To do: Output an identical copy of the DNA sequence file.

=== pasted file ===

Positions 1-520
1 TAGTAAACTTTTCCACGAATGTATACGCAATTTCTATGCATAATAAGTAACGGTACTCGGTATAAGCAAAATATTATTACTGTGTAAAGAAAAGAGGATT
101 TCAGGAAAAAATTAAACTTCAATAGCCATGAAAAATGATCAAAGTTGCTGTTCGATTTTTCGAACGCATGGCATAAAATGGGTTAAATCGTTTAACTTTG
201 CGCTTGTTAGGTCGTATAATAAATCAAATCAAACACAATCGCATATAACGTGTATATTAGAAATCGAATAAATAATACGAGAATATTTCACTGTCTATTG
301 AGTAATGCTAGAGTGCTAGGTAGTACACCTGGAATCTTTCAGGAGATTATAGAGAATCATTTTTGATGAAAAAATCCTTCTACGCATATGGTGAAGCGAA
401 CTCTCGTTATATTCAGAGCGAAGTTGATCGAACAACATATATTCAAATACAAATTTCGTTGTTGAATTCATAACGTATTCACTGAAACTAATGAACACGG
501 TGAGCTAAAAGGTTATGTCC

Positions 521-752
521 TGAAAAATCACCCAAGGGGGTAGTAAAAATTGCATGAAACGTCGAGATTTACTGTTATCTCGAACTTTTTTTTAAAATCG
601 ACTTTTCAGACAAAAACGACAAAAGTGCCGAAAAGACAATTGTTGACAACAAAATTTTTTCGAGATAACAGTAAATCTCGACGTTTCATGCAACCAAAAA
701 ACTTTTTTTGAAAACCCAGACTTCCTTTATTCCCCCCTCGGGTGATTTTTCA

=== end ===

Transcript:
Positions 1-520
1 TAGTAAACTTTTCCACGAATGTATACGCAATTTCTATGCATAATAAGTAACGGTACTCGGTATAAGCAAAATATTATTACTGTGTAAAGAAAAGAGGATT
101 TCAGGAAAAAATTAAACTTCAATAGCCATGAAAAATGATCAAAGTTGCTGTTCGATTTTTCGAACGCATGGCATAAAATGGGTTAAATCGTTTAACTTTG
201 CGCTTGTTAGGTCGTATAATAAATCAAATCAAACACAATCGCATATAACGTGTATATTAGAAATCGAATAAATAATACGAGAATATTTCACTGTCTATTG
301 AGTAATGCTAGAGTGCTAGGTAGTACACCTGGAATCTTTCAGGAGATTATAGAGAATCATTTTTGATGAAAAAATCCTTCTACGCATATGGTGAAGCGAA
401 CTCTCGTTATATTCAGAGCGAAGTTGATCGAACAACATATATTCAAATACAAATTTCGTTGTTGAATTCATAACGTATTCACTGAAACTAATGAACACGG
501 TGAGCTAAAAGGTTATGTCC

Positions 521-752
521 TGAAAAATCACCCAAGGGGGTAGTAAAAATTGCATGAAACGTCGAGATTTACTGTTATCTCGAACTTTTTTTTAAAATCG
601 ACTTTTCAGACAAAAACGACAAAAGTGCCGAAAAGACAATTGTTGACAACAAAATTTTTTCGAGATAACAGTAAATCTCGACGTTTCATGCAACCAAAAA
701 ACTTTTTTTGAAAACCCAGACTTCCTTTATTCCCCCCTCGGGTGATTTTTCA